Bamboo, paper mache, chicken wire, earth, various found objects. 2019
Both archaeology and construction sites serve as inspiration for the work I make. Construction sites are places of transformation and dynamism, always in flux, while archaeology connects us to past human endeavour. By bringing these ideas into conversation the work balances precipitously between past and future states, and allows us to consider our own particular moment in time.
A fascination with found fragments has lead onto a deeper exploration of artefacts and excavations. The notion of unearthing hints of past realities that reside in the earth beneath our feet speaks to me, and connects to the central tenet of my practice; that of the exquisite unfolding out of the ordinary.
While in residence at Tonbridge School, I have participated in a local dig excavating a Roman Villa in Otford. The small floor tiles in the exhibition are real Roman tesserae from this site, kindly donated by the archaeologists of DROP: Discover Roman Otford Project.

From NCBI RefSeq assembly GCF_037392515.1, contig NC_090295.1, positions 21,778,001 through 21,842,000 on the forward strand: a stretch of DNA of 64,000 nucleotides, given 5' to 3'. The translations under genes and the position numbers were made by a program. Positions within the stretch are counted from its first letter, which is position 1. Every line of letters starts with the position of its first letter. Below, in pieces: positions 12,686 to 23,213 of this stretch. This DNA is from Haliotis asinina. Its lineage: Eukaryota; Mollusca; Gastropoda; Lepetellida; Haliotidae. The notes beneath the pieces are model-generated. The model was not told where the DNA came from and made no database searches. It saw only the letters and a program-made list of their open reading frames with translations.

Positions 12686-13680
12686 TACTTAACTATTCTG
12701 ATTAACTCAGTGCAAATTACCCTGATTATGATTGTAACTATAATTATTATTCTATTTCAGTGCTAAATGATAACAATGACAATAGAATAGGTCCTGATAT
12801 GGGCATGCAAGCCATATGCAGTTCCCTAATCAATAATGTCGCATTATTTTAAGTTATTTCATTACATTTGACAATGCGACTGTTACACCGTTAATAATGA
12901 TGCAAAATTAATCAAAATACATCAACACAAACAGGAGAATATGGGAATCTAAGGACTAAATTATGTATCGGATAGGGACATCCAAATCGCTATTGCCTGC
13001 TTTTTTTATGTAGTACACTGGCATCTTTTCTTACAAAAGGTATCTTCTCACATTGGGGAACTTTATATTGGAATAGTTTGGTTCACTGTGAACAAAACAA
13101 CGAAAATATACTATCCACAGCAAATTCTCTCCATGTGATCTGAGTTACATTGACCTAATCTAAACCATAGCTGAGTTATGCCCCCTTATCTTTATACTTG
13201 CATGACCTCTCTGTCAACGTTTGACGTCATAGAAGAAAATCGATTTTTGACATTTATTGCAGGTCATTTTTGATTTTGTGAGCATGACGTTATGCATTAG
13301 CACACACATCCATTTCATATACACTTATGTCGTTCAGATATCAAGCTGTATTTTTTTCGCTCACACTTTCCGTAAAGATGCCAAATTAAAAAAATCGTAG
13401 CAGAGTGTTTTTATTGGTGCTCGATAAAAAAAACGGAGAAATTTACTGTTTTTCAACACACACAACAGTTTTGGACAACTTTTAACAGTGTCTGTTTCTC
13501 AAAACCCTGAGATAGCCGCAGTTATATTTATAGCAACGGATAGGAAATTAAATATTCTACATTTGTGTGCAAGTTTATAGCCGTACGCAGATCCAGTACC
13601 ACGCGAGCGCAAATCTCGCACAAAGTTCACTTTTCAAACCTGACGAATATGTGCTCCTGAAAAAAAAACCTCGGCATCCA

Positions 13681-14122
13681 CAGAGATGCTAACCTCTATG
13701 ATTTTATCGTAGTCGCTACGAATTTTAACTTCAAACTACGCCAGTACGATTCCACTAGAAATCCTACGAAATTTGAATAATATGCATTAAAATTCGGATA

For the central part of the installation I have created an ad-hoc structure that references both scaffolding and dense woodland, bound together by green twine, tipped with neon orange, surrounded by objects that speak to both the ancient past and the imminent future. Elsewhere in the show a spindly tower balances on broken rackets, a piece of orange netting has become partially architectural and commands its own space, a disc of earth lifts up to reveal a Roman floor beneath, and a wall of very varied artefacts gives clues about the making of the installation. In this lively and colourful space, associations are playfully drawn between disparate objects, allowing new narratives to unfold